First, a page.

A strong showing in corporate earnings was at least one reason for the bull market stampede last week. On Tuesday, the Dow Jones industrial average hit a new record, closing at 1,209.46; topped that one on Thursday, at 1,219.52; and continued up on Friday to 1,226.20 up 29.90 points for the week.
''First-quarter reports were being awaited with a sense of trepidation, because if they were good, that would be a reaffirmation of economic recovery,'' says Monte Gordon, vice-president at Dreyfus Corporation. When the reports came out positive, the market applauded, he says. Auto, oil, and some high-tech stocks led the pack, with General Motors and IBM in front.
Another thing egging on investors was a feeling that the money supply is steadying, and that interest rates ''at worst will stabilize and at best come down,'' Mr. Gordon says. Oil prices are also steadying.
Michael Lipper, president of Lipper Analytical Services Inc., says the ''market went up (last) week because it didn't go down.'' There was every reason for the market to slip into a correction, he says, but since it didn't happen, it went up instead.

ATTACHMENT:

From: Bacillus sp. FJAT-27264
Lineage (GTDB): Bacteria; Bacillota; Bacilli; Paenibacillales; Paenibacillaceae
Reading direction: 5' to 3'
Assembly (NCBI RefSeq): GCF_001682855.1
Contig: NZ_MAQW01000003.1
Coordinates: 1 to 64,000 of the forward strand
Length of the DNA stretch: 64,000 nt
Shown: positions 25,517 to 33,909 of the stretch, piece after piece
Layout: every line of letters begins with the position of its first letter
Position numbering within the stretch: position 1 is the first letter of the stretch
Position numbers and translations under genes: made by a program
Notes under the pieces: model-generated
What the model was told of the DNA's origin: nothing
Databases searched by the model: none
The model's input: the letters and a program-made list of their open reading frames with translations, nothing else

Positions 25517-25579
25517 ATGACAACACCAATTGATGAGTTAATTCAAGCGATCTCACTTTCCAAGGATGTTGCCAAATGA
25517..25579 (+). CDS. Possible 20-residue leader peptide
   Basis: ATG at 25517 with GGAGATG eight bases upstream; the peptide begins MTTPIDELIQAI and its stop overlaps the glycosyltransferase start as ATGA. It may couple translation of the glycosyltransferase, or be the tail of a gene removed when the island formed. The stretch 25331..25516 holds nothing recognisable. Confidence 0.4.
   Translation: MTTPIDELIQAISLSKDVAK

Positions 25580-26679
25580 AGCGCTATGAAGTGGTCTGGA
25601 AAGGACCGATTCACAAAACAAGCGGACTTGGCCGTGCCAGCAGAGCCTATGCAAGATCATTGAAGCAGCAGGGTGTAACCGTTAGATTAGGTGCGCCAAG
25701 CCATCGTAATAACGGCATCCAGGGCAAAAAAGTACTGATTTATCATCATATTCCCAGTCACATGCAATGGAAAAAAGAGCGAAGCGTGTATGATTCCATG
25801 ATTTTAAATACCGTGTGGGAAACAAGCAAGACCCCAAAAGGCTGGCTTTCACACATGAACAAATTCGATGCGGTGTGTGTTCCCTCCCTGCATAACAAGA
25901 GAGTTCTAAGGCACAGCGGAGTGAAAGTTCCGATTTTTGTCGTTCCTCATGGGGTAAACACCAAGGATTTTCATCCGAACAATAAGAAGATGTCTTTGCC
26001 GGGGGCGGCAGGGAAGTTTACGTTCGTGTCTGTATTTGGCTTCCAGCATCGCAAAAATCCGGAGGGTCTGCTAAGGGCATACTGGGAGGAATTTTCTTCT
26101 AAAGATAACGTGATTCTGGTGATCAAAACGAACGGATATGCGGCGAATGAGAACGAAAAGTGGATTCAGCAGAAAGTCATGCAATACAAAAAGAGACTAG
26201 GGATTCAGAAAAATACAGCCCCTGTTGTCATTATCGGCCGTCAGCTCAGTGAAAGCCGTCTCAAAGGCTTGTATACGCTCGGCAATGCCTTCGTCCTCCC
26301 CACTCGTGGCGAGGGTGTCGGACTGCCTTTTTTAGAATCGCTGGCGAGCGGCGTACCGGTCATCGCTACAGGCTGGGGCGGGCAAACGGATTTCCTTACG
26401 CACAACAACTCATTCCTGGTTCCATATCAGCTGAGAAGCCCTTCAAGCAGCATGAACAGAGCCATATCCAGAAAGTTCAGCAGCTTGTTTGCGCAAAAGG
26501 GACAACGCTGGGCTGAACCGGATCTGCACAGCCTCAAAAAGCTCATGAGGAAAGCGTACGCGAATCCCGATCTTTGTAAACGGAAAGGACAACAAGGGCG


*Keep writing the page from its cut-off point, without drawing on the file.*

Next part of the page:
''The market is overextended, the economic news is good, but not great, and the budget deficit looks like it's getting bigger and bigger,'' Mr. Lipper ticked off. These things should have sparked a setback.
But what happened? Larry Wachtel, vice-president at Prudential-Bache Securities Inc., says that every time there appeared to be profit taking, investors on the sidelines jumped in at the lower prices. ''This keeps spiraling ,'' he says, but the upward twist can't go up forever. He and other analysts still see the market as strong and sustained.
''But,'' cautions Gordon from Dreyfus, ''you can't avoid the inevitable.''